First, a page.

He was among the greatest talents of his generation, but never hit the big time. With a new film of his life in the pipeline, Sophia Deboick tells the remarkable story of Terry Reid
When a 21-year old Terry Reid opened the first Glastonbury festival in 1971, he was in the right place at the right time. The rock explosion of the 1970s was coming like a fireball and, as footage of Reid’s performance captured in Nicolas Roeg’s Glastonbury Fayre film shows, he had everything required to capitalise on it: the looks, the presence, the guitar skills and, more than anything else, the best blues-rock voice ever recorded.
It conjured up Steve Marriot or Rod Stewart in its gravelly quality, certainly, but it was so soulful it frequently lapsed into a distinctive wordless scatting that was about pure sound. On the evidence of this 1971 performance alone, Reid should have been the megastar of the decade.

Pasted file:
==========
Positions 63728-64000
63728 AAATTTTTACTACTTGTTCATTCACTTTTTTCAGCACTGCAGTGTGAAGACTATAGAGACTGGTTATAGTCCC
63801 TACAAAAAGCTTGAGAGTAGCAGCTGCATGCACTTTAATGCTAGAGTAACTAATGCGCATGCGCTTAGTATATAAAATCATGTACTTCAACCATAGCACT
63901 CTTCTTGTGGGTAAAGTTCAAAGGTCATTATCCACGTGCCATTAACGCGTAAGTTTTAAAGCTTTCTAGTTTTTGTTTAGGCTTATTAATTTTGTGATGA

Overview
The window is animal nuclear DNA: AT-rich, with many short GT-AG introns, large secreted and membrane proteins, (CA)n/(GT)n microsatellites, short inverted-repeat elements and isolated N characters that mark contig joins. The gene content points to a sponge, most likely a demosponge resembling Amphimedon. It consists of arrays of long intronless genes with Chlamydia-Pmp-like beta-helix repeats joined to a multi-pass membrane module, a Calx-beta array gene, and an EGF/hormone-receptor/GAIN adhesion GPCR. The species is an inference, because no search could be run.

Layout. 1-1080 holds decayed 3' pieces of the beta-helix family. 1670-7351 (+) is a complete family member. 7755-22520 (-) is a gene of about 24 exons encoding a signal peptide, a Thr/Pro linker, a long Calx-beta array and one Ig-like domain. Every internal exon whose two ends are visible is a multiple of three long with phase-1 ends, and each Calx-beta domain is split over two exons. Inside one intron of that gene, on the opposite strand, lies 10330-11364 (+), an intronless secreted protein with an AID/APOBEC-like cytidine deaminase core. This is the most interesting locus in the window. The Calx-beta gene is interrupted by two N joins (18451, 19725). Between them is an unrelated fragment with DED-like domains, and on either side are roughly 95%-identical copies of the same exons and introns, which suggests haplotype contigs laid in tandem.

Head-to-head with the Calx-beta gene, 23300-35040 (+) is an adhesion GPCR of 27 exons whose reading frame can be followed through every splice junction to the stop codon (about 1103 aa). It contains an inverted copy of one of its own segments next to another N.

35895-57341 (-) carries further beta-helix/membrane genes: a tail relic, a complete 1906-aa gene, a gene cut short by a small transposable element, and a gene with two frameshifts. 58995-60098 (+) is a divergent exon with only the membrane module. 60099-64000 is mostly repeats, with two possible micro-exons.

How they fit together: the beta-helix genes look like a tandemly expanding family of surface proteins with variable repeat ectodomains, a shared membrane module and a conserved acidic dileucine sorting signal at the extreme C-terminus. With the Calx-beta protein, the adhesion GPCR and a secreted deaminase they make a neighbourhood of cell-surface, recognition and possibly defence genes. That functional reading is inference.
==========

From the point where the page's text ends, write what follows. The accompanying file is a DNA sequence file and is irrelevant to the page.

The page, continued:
Instead, he released just six albums in 50 years and remained firmly under the radar. Recent years have found him playing small club venues and in such financial dire straits that a fundraiser was launched to get his guitars out of hock. How such promise came not be realised is a story of near misses and incredibly bad luck, as Reid constantly hovered on the edges of the big time…
The New European, 15 February 2018, pp. 38-40.